This course reflects the dynamic nature of teaching and learning and the changing relationships between cultural institutions, artists and communities, and the role of the education within museums and cultural spaces. Against the background of contemporary issues in museum education, and through the Department of Art and Design Education Guest Lecture Series, site visits, and related readings, students will reflect on the impact of contemporary issues on museum and cultural spaces, and identify and discuss ideas and approaches. Students will be encouraged to consider themselves participants in framing new directions for the field and partners in addressing the issues.
This course analyzes the history of youth in New York City within the broader context of 20th century urban history. New York City's neighborhoods and institutions serve as a lens to examine how educators, social activists, public intellectuals, artists, and elected officials framed, debated and attempted to address racial, economic and social inequalities, especially among its youth. The course examines the continuities and discontinuities in the solutions to inequality across key reform eras. By the end of the course, students develop the capacity to analyze, synthesize and compare historical reform movements in urban schooling and society. Working individually and collaboratively, students develop confidence in their abilities to frame, articulate, and present historical questions and arguments and to consider different viewpoints and perspectives.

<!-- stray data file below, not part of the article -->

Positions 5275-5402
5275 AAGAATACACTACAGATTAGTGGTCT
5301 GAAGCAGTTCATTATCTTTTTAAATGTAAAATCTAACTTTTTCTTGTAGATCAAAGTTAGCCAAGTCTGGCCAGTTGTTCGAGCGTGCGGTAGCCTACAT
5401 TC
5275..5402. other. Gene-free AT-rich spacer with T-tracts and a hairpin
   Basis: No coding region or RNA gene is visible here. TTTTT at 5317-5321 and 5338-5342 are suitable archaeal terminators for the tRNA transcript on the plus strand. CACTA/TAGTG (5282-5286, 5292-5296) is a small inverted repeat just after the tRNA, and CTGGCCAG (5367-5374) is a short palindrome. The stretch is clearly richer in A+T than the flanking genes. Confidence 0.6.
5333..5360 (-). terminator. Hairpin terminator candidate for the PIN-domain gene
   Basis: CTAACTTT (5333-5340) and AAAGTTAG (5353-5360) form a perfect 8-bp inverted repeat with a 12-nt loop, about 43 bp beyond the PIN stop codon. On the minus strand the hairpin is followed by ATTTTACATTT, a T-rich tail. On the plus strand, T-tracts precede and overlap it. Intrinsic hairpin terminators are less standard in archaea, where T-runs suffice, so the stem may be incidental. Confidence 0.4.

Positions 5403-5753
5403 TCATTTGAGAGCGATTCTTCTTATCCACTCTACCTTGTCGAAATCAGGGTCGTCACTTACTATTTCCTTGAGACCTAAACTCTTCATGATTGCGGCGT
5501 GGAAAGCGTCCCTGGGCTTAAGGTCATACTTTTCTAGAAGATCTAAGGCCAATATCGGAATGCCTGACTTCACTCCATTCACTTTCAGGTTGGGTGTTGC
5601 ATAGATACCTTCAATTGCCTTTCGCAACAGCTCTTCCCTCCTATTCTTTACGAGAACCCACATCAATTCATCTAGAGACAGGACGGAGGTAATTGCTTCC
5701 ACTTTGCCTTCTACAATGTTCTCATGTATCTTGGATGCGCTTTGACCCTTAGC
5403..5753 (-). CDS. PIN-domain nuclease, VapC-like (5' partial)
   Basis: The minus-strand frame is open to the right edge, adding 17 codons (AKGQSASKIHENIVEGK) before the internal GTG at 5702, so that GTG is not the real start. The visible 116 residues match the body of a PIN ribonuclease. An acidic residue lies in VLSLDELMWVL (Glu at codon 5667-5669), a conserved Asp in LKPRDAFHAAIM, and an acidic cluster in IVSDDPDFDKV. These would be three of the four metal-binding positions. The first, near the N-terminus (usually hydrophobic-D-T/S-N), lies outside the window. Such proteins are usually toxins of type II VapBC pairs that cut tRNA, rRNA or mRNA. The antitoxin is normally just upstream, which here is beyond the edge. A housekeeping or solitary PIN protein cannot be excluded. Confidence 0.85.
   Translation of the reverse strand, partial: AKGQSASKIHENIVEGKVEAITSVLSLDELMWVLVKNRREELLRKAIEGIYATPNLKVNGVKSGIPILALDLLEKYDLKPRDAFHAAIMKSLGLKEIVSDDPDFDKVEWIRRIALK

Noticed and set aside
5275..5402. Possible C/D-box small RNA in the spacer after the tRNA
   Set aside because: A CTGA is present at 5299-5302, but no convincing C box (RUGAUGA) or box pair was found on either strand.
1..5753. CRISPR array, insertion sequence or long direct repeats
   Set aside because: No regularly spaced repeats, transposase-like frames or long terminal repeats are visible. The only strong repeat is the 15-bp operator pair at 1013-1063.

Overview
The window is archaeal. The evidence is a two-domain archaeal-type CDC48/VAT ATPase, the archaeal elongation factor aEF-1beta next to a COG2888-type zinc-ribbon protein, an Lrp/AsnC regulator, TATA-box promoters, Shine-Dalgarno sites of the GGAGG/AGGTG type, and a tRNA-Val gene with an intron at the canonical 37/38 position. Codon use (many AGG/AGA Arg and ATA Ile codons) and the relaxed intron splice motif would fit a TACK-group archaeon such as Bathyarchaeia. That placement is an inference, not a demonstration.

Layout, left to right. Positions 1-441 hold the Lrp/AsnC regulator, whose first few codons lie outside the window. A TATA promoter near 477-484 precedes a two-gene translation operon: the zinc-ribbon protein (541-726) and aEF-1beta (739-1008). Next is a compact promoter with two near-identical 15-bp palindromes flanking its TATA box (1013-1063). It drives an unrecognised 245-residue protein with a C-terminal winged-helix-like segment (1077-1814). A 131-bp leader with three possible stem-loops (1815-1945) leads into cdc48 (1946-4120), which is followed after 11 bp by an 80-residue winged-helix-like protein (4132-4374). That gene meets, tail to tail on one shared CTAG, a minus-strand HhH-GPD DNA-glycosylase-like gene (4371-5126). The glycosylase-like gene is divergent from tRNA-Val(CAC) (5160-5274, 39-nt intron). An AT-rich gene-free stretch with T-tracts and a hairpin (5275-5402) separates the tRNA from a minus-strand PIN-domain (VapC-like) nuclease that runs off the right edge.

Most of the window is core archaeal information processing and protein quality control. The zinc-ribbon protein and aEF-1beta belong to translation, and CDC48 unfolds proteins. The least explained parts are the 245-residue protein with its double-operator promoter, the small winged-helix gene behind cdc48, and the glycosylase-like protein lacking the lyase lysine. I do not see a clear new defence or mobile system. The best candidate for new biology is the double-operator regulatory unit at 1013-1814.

The thesis project is developed from questions raised by one or more of the following: observations, fieldwork, reading, studio practice, personal interest, and related art education coursework. The research is grounded in practice and allows students a critical examination of their pedagogy and teaching practice through an investigation guided by information retrieval strategies and the APA Publication Manual. While the project may include substantial amounts of visual or nonverbal materials, if appropriate, a paper with documentation is required. The first course will include school observations, group work, and individual conferences.
The second course is devoted to the development of a written analysis of the data obtained in Thesis I.
If the thesis is not completed in two semesters, students can continue working in ED-700 for no more than five semesters (not including summers).